Enter the world of 1000 A.D., when Vikings, Moors, and barbarians battled kings and popes for the fate of Europe.


It is largely the fallout of the reformation and enlightenment – and in no small part the fault of a Church that was too much of the world rather than in it – that the history of the  medieval world is so often referred to as the Dark Ages or, almost as a condescension, as the Age of Faith. Given the difference of circumstance  we might not a recognized the people of the age but human nature being a constant since Adam we would have certainly understood them and if we think of the Church as a sort of early European Union – one that had the good sense not to micromanage everything – we may begin to understand its accomplishments. Certainly Sylvester II has more to do with why we are free to enjoy our patrimony today than any other man of his age. Maybe when, and if, we ever take a serious look at our past we will finally understand what is still worth preserving against more or less the same group of barbarians that were threatening it then.

Marauding expedition of Northmen AKA Vikings

The last apocalypse: Europe at the year 1000 A.D. James Reston, Jr. Europe, History , 476-1492 New York: Doubleday, c 1998 Hardcover. 1st ed. and printing. 299 p. : ill., maps ; 25 cm. Includes bibliographical references (p. 282-287) and index. Clean, tight and strong binding with clean dust jacket. No highlighting, underlining or marginalia in text. VG/VG

As the millennium approached, Europeans feared the world would end.  The old order was crumbling, and terrifying and confusing new ideas were gaining hold in the populace.  Random and horrific violence seemed to sprout everywhere without warning, and without apparent remedy.  And, in fact, when the millennium arrived the apocalypse did take place; a world did end, and a new world arose from the ruins.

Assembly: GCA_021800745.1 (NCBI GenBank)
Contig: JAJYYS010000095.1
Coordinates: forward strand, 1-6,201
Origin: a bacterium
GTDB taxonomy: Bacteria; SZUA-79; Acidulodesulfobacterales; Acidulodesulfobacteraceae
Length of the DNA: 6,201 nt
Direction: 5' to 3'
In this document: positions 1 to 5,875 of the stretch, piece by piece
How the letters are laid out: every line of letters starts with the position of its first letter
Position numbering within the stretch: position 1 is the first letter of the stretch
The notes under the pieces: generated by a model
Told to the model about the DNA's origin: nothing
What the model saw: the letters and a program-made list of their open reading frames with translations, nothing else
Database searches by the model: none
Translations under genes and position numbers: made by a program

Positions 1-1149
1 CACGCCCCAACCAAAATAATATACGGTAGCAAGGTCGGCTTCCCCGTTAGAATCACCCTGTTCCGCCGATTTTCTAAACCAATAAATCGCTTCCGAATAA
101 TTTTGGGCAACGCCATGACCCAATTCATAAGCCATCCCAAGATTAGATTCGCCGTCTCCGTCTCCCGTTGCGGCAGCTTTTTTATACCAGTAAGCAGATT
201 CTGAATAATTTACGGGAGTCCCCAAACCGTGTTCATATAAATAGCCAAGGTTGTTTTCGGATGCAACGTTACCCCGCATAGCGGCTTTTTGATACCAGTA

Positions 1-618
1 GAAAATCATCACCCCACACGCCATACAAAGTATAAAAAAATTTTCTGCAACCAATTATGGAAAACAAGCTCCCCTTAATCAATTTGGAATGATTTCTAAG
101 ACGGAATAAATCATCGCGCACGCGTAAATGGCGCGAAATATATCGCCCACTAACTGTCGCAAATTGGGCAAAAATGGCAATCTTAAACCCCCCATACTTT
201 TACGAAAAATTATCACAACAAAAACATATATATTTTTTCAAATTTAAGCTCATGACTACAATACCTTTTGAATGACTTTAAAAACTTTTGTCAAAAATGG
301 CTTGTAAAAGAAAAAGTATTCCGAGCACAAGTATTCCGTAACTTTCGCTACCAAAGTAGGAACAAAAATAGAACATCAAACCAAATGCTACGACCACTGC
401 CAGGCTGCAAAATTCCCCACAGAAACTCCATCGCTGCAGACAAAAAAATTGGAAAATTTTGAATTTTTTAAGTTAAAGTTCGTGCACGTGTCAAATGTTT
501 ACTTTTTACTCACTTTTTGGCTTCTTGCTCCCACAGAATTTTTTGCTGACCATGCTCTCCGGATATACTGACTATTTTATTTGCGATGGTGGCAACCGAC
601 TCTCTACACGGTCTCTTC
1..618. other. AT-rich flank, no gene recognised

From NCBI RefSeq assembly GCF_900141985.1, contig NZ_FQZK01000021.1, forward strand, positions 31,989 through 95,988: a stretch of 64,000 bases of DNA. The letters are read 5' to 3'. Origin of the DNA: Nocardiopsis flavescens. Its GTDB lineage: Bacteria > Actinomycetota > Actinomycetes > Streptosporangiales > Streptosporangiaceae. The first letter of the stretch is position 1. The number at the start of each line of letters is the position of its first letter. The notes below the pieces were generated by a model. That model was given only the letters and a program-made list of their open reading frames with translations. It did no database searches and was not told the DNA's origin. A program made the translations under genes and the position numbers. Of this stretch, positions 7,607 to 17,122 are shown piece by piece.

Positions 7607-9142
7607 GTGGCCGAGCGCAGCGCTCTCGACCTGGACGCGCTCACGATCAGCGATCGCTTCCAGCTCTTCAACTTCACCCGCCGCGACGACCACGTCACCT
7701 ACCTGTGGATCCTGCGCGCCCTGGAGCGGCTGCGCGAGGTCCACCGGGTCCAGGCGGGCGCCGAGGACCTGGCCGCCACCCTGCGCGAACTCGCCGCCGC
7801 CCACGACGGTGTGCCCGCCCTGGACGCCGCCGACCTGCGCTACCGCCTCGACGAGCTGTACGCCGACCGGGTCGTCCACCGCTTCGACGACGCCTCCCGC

In 950, Ireland, England, and France were helpless against the ravages of the seagoing Vikings; the fierce and strange Hungarian Magyars laid waste to Germany and Italy; the legions of the Moors ruled Spain and threatened the remnants of Charlemagne’s vast domain.  The Western church was overshadowed by glorious Byzantium.  Yet a mere fifty years later, the gods of the Vikings were dethroned, the shamans of the Magyars were massacred, the magnificent Moorish caliphate disintegrated: The sign of the cross held sway from Spain in the West to Russia in the East.

Reston’s saga of how the Christian kingdoms converted, conquered, and slaughtered their way to dominance brings to life unforgettable historical characters who embodied the struggle for the soul of Europe.  From the righteous fury of the Viking queen Sigrid the Strong-Minded, who burned unwanted suitors alive; to the brilliant but too-cunning Moor Al-Mansor the Illustrious Victor; to the aptly named English king Ethelred the Unready; to the abiding genius of the age, Pope Sylvester II – warrior-kings and concubine empresses, maniacal warriors and religious zealots, bring this stirring period to life.

Although the Last Apocalypse is the equivalent of the Classic Comic Books as serious history it is still a book rich in a lurid flavoring of detail that gives a nearly magical sensibility of an apocalyptic age. Well worth reading for a chuckle or two but no more accurate than a Hollywood portrayal.

19th-century illustration, "Baptism of St. Stephen by Sylvester II." Stephen I (AKA Stephen the Great, St, Stephen), the first king of Hungary.  He was crowned king in A.D. 1000 by Pope Sylvester II, and was made a saint posthumously for his role in the Christianization of Hungary.

19th-century illustration, “Baptism of St. Stephen by Sylvester II.” Stephen I (AKA Stephen the Great, St, Stephen), the first king of Hungary. He was crowned king in A.D. 1000 by Pope Sylvester II, and was made a saint posthumously for his role in the Christianization of Hungary.

 

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